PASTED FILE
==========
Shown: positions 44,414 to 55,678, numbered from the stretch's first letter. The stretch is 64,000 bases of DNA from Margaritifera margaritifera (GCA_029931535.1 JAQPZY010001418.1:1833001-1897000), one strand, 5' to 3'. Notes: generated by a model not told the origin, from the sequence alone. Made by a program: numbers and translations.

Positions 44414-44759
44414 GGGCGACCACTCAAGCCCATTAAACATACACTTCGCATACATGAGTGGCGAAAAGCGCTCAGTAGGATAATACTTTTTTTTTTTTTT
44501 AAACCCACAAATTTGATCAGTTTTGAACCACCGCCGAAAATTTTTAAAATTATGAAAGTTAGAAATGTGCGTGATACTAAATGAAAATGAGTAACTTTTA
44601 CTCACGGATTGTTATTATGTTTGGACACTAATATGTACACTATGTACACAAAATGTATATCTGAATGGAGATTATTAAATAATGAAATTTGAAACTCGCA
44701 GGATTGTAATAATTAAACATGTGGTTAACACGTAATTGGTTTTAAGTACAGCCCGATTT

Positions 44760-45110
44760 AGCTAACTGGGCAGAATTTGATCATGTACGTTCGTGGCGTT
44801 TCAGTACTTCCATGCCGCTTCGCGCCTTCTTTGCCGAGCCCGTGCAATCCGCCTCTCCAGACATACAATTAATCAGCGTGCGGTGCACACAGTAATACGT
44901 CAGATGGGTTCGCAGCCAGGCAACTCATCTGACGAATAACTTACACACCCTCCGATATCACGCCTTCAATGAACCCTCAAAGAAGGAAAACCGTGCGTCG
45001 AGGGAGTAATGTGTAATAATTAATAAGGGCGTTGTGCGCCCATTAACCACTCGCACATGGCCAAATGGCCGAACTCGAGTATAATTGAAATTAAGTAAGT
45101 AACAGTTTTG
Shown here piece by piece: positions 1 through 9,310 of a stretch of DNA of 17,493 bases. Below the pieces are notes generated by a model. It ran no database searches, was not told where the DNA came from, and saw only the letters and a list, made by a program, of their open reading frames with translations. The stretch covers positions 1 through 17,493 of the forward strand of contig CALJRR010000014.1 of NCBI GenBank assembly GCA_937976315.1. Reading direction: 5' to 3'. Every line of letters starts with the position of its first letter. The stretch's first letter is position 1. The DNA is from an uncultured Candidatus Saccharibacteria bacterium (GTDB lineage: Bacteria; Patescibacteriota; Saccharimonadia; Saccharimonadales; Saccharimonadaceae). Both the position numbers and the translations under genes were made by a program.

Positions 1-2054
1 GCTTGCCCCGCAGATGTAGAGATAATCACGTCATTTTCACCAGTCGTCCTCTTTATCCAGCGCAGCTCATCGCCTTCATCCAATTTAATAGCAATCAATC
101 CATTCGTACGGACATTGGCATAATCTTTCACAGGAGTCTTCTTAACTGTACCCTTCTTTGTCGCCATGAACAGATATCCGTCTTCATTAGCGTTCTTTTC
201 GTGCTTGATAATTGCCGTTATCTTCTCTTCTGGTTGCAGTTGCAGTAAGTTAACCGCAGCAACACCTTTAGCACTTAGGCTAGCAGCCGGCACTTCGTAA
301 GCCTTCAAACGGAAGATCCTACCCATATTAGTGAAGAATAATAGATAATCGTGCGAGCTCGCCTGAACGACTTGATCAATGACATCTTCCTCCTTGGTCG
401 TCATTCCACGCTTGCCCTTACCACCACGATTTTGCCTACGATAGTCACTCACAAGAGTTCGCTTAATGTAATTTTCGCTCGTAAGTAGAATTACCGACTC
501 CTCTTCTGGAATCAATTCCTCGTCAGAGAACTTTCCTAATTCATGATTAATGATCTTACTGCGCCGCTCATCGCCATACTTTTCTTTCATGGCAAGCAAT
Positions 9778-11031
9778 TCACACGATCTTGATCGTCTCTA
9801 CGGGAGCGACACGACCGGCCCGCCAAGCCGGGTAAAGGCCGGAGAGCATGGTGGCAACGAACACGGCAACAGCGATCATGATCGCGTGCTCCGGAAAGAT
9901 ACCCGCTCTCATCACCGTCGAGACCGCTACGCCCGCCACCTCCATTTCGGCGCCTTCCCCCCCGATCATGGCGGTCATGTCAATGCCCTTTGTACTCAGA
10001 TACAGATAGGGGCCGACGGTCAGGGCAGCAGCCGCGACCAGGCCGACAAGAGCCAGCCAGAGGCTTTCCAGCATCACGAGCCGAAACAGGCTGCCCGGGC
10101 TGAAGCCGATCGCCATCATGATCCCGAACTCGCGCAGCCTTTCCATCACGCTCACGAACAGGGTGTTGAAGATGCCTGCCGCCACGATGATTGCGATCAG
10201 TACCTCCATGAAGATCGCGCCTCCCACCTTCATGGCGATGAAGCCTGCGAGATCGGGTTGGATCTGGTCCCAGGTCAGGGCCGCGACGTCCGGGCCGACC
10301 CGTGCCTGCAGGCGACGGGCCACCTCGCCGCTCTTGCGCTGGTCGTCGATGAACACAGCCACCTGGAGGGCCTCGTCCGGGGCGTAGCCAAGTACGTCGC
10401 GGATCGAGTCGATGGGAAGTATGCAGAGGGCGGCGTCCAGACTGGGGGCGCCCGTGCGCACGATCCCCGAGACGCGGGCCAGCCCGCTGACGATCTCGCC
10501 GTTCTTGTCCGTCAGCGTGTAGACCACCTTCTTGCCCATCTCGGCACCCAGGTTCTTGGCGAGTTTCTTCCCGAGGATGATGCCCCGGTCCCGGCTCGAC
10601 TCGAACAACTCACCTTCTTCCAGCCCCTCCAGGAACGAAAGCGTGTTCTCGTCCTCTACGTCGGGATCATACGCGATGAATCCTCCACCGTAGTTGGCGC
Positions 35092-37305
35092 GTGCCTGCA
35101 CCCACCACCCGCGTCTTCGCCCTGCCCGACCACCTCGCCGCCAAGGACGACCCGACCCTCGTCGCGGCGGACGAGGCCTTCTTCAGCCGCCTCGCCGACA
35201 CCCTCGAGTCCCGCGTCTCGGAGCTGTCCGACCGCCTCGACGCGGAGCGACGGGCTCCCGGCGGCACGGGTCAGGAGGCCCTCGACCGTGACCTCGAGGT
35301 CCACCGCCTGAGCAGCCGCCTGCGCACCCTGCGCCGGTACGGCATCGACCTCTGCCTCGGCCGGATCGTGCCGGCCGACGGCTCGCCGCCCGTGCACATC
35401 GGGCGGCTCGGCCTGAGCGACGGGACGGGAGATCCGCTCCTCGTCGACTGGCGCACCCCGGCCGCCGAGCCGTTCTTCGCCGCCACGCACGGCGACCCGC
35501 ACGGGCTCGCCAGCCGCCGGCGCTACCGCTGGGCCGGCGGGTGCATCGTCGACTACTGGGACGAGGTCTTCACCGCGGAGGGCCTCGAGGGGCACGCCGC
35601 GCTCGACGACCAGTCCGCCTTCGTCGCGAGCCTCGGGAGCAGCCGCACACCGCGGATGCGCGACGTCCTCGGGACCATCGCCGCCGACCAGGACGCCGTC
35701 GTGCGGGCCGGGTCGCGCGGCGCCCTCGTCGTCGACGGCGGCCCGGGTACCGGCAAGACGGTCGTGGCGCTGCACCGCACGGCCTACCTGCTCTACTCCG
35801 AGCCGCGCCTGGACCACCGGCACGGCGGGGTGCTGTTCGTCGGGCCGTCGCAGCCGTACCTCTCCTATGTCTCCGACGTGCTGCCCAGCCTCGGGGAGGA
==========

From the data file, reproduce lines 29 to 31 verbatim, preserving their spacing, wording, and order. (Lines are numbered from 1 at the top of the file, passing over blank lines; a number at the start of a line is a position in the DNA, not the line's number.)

10401 GGATCGAGTCGATGGGAAGTATGCAGAGGGCGGCGTCCAGACTGGGGGCGCCCGTGCGCACGATCCCCGAGACGCGGGCCAGCCCGCTGACGATCTCGCC
10501 GTTCTTGTCCGTCAGCGTGTAGACCACCTTCTTGCCCATCTCGGCACCCAGGTTCTTGGCGAGTTTCTTCCCGAGGATGATGCCCCGGTCCCGGCTCGAC
10601 TCGAACAACTCACCTTCTTCCAGCCCCTCCAGGAACGAAAGCGTGTTCTCGTCCTCTACGTCGGGATCATACGCGATGAATCCTCCACCGTAGTTGGCGC